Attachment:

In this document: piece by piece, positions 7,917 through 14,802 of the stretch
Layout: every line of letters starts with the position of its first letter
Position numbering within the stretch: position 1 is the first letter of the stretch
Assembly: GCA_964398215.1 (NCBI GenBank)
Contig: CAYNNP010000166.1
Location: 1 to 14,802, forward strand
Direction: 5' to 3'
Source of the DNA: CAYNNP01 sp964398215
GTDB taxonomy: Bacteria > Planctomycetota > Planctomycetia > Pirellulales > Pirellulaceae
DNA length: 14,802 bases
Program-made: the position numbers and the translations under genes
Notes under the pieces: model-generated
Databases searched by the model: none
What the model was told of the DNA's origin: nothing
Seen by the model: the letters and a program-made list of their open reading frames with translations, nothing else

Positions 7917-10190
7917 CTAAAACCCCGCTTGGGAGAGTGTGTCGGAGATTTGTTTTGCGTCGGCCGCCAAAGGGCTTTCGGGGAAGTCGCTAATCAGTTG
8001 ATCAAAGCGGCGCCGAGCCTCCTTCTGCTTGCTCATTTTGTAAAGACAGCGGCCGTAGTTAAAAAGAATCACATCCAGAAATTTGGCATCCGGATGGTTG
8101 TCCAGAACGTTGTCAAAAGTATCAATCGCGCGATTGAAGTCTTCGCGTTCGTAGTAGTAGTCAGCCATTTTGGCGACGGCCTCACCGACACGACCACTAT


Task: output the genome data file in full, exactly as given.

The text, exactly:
In this document: piece by piece, positions 7,917 through 14,802 of the stretch
Layout: every line of letters starts with the position of its first letter
Position numbering within the stretch: position 1 is the first letter of the stretch
Assembly: GCA_964398215.1 (NCBI GenBank)
Contig: CAYNNP010000166.1
Location: 1 to 14,802, forward strand
Direction: 5' to 3'
Source of the DNA: CAYNNP01 sp964398215
GTDB taxonomy: Bacteria > Planctomycetota > Planctomycetia > Pirellulales > Pirellulaceae
DNA length: 14,802 bases
Program-made: the position numbers and the translations under genes
Notes under the pieces: model-generated
Databases searched by the model: none
What the model was told of the DNA's origin: nothing
Seen by the model: the letters and a program-made list of their open reading frames with translations, nothing else

Positions 7917-10190
7917 CTAAAACCCCGCTTGGGAGAGTGTGTCGGAGATTTGTTTTGCGTCGGCCGCCAAAGGGCTTTCGGGGAAGTCGCTAATCAGTTG
8001 ATCAAAGCGGCGCCGAGCCTCCTTCTGCTTGCTCATTTTGTAAAGACAGCGGCCGTAGTTAAAAAGAATCACATCCAGAAATTTGGCATCCGGATGGTTG
8101 TCCAGAACGTTGTCAAAAGTATCAATCGCGCGATTGAAGTCTTCGCGTTCGTAGTAGTAGTCAGCCATTTTGGCGACGGCCTCACCGACACGACCACTAT